Early conclusions
At this point, I am a fan. Though the results I have experienced are not as remarkable as those I heard in Mr. Lam's system, I continue to believe that BACCH represents the way forward in music reproduction. As my exchange with @dallasjustice below may demonstrate, this is still a nascent technology, and integration with existing computer audio systems--particularly the complex systems used by members of this forum--may be difficult. Nevertheless, I've experienced few difficulties in my first few days with BACCH.

I still do not believe my system is fully optimized for BACCH in terms of speaker placement or BACCH calibration. I will adjust both of those variables and report here on the results.

I still haven't tried listening through headphones. I'll report on the headphone experience after I have a little time to do so.


Update 2/27
I received some instruction last night from the Theoretica team on headphone playback. The effect is astonishing and addictive. Head tracking with headphones and the BACCH-HP filters allows the ear-brain system to perceive a sonic image away from the head through headphones.

When headphone playback was first engaged, I was certain my speakers were playing at full blast. Superficially, this function resembles that of the Smyth Realiser, a device that I have never heard, but with the BACCH-HP filters, the additional spatial cues revealed by BACCH processing remain audible. This feature will receive heavy use in our Manhattan apartment.

I also received some instruction on the BACCH 3D Mixer, the functionality of which is extraordinary and a tool that I wish I had had when I was making orchestral recordings. The Mixer enables the mixing engineer to locate sound sources in three-dimensional space in creating a multitrack recording. If you have ever mixed a recording using a large number of microphones that supplement a main stereo pair, I think you will understand why this functionality is revolutionary: in conventional DAW software, mixing spot mics with the main stereo microphones is an imprecise affair, involving the application of delay and use of the mixer's balance/pan control to locate the sound in the mix. With the 3D Mixer, the position of the spot microphone can be set exactly in software, limiting the extent to which spot mics will interfere with the spatial cues received by the stereo pair.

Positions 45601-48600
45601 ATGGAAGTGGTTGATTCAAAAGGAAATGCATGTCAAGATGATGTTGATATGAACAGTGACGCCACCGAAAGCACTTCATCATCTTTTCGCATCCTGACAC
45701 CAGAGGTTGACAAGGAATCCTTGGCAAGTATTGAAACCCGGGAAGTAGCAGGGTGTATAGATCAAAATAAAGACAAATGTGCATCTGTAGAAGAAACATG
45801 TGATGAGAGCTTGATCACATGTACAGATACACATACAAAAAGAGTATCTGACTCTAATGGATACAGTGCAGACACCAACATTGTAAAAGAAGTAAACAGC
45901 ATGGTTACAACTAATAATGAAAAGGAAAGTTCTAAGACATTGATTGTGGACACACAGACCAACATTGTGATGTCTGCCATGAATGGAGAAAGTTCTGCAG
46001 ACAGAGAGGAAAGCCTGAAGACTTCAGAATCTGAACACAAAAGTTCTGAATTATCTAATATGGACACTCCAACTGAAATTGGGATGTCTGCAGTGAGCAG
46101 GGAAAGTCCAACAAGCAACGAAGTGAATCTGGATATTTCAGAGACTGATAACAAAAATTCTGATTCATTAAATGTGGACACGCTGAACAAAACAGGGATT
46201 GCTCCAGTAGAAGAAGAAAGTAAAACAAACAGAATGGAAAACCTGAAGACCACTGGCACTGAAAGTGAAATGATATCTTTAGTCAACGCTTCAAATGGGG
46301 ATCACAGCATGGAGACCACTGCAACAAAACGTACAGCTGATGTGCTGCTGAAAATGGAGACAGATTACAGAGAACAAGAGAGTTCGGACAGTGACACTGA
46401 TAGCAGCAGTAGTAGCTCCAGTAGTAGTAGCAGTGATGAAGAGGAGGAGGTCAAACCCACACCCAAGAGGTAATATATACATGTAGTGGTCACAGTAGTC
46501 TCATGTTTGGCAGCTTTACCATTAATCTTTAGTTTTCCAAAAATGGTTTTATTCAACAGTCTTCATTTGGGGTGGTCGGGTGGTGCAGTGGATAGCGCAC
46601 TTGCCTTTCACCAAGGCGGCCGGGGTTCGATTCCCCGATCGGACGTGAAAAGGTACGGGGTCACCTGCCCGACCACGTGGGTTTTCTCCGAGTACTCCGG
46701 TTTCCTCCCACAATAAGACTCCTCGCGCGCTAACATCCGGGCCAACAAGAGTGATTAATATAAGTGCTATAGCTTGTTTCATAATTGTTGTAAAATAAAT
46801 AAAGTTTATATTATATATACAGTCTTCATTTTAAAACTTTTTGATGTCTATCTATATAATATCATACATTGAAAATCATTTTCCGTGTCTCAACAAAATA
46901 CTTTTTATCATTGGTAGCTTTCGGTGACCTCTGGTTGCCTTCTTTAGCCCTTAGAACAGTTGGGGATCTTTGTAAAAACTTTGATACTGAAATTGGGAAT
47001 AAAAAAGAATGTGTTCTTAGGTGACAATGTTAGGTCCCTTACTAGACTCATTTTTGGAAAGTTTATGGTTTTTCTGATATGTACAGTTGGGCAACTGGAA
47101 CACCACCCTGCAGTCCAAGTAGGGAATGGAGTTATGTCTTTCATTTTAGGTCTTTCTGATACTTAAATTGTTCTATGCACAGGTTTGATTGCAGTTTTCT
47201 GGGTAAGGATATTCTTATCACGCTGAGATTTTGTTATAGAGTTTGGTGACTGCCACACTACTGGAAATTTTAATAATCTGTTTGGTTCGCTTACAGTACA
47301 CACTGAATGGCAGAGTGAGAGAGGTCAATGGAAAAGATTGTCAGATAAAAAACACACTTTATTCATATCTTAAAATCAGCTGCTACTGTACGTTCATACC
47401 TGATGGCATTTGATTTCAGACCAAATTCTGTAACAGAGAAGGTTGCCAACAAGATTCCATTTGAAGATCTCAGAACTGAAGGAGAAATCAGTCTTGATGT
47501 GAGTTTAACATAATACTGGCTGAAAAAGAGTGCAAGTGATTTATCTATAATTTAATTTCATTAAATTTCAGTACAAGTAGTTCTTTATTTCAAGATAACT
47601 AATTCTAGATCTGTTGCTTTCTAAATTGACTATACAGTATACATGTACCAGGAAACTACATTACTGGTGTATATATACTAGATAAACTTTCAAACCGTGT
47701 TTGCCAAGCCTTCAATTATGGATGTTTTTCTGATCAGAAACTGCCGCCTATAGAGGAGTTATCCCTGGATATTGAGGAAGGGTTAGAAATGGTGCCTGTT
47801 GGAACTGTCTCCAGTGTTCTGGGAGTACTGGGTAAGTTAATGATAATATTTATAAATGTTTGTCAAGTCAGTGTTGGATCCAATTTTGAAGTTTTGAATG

The 3D Mixer also allows one to mix a multichannel recording into a two-channel, quasi-binaural mix. I will report on that functionality when I have time.
 
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Dialectic

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#3
Hoo boy, I'm glad you beat me to it and I don't have to pioneer it on this forum anyway. Very much looking forward to your observations!
I heard a rumor in 2015 that the BACCH-SP (the $54,000 hardware unit) would not calibrate with insanely expensive digital active speakers made by a certain Swiss manufacturer of luxury audio products. Consequently, I was concerned that BACCH4Mac would fail to calibrate with my digital active Dutch & Dutch 8Cs, requiring me to return the BACCH4Mac kit and pay a substantial restocking fee to Theoretica Applied Physics. (The reported reason for the failure to calibrate with the expensive Swiss-made speakers is that they reportedly resample all signals to 48 kHz.)

I was thus nervous when configuring BACCH4Mac for the first time. My concern was unfounded; it works fine with the 8Cs.

My spouse was also eager to hear it because setting it up required a lot of wires and audio and computer devices to be connected in our living room. I think she is pleased.

This evening I will add an initial report by editing the original post above.
 

Purité Audio

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#4
Hoo boy, I'm glad you beat me to it and I don't have to pioneer it on this forum anyway. Very much looking forward to your observations!
Jon is performing a public service.
Keith
 

svart-hvitt

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#5
I heard a rumor in 2015 that the BACCH-SP (the $54,000 hardware unit) would not calibrate with insanely expensive digital active speakers made by a certain Swiss manufacturer of luxury audio products. Consequently, I was concerned that BACCH4Mac would fail to calibrate with my digital active Dutch & Dutch 8Cs, requiring me to return the BACCH4Mac kit and pay a substantial restocking fee to Theoretica Applied Physics. (The reported reason for the failure to calibrate with the expensive Swiss-made speakers is that they reportedly resample all signals to 48 kHz.)

I was thus nervous when configuring BACCH4Mac for the first time. My concern was unfounded; it works fine with the 8Cs.

My spouse was also eager to hear it because setting it up required a lot of wires and audio and computer devices to be connected in our living room. I think she is pleased.

This evening I will add an initial report by editing the original post above.
Sorry to ask an off-topic question, but maybe you could cover it in your next comment?